Injured Terrebonne teen rescued after Smith Rock fall

Deputies say he fell about 20 feet, urge caution

TERREBONNE, Ore. - A Saturday night rescue of an injured 14-year-old Terrebonne boy who fell about 20 feet at Smith Rock State Park prompted a reminder by authorities Sunday to be adequately equipped and careful during such outings.

Just before 8 p.m., Deschutes County 911 received a call from a juvenile male reporting that his friend had fallen while climbing on some rocks near the north east area of the park, said Deputy Jeff Winters, assistant Search and Rescue coordinator..

The reporting party said his friend had fallen approximately 20 feet down into a canyon onto some rocks, sustaining injuries that left him unable to climb back up and out of the canyon under his own power.

Medics from Redmond Fire and Rescue's Terrebonne station were first on scene and rappelled down to assess the teen's injuries. It was determined  the injuries were non-life threatening, but that SAR would be needed to get the boy out of the canyon.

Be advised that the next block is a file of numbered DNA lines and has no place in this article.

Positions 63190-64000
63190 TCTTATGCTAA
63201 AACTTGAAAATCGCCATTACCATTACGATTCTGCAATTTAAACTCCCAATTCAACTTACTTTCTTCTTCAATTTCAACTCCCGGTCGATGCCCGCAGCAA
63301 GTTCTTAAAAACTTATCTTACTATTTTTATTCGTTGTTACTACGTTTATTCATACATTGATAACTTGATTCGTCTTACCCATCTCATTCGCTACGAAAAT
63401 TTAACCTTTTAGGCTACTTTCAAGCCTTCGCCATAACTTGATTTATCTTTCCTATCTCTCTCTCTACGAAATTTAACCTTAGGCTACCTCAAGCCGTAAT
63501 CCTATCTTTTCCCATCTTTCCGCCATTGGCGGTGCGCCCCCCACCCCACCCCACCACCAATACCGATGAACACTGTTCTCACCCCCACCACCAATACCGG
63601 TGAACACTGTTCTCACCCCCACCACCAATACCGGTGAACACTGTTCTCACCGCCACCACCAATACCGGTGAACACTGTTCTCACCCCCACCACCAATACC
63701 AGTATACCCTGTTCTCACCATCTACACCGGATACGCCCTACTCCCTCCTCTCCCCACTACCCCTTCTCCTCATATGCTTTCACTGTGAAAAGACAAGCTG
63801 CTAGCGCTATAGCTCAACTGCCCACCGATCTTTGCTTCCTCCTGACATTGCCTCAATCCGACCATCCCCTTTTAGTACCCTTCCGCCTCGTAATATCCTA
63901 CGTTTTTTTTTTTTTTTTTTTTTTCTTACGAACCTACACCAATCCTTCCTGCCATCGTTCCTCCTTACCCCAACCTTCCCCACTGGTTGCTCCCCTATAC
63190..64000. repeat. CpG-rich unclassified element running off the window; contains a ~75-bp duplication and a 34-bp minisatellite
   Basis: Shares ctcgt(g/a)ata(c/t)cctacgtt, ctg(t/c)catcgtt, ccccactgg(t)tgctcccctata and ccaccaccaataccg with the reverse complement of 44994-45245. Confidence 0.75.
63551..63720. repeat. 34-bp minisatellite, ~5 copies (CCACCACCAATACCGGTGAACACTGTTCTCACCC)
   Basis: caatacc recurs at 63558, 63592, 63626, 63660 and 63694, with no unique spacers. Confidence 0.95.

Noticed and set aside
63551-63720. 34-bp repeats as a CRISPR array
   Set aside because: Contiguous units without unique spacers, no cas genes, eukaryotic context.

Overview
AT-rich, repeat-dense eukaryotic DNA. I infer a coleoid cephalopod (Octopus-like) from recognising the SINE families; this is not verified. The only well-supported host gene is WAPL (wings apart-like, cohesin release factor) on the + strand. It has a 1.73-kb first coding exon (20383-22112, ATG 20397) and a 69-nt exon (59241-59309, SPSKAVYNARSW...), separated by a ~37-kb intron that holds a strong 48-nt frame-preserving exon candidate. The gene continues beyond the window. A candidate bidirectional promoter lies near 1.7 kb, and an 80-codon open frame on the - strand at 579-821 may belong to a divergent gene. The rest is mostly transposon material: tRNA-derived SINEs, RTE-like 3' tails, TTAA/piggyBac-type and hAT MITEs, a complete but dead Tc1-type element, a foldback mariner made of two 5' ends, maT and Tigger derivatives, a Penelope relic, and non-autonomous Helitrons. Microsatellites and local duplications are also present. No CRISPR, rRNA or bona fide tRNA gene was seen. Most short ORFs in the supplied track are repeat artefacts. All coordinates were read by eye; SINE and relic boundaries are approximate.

Shortly after dark, one Special Services deputy and 17 SAR volunteers arrived at the park. Using just head lamps and flashlights, the SAR volunteers, led by members of SAR's Mountain Rescue Unit, began setting up a rope rescue system.

Once completed, the teen, the juvenile was packaged into a liter and hoisted up and out of the canyon, about 15 vertical feet.

Around 10:45 p.m., the SAR volunteers were able to carry the boy in the litter about 200 yards cross-country to the parking lot . He was turned over to his waiting father who said he would be seeking medical treatment for his son's injuries, reportedly a broken ankle.

Winters wrote in a news release that "the sheriff's office investigation determined the fall to be accidental and most likely the result of carelessness by the two boys. "

"The two had been scrambling on rocks in an area of vertical and near-vertical rock faces without any rock climbing equipment, training or experience," the deputy added.

"The Sheriff's Office wants to remind the public that a fall from almost any height can result in serious injury and to exercise caution when recreating around cliffs and rock faces," Winters concluded.

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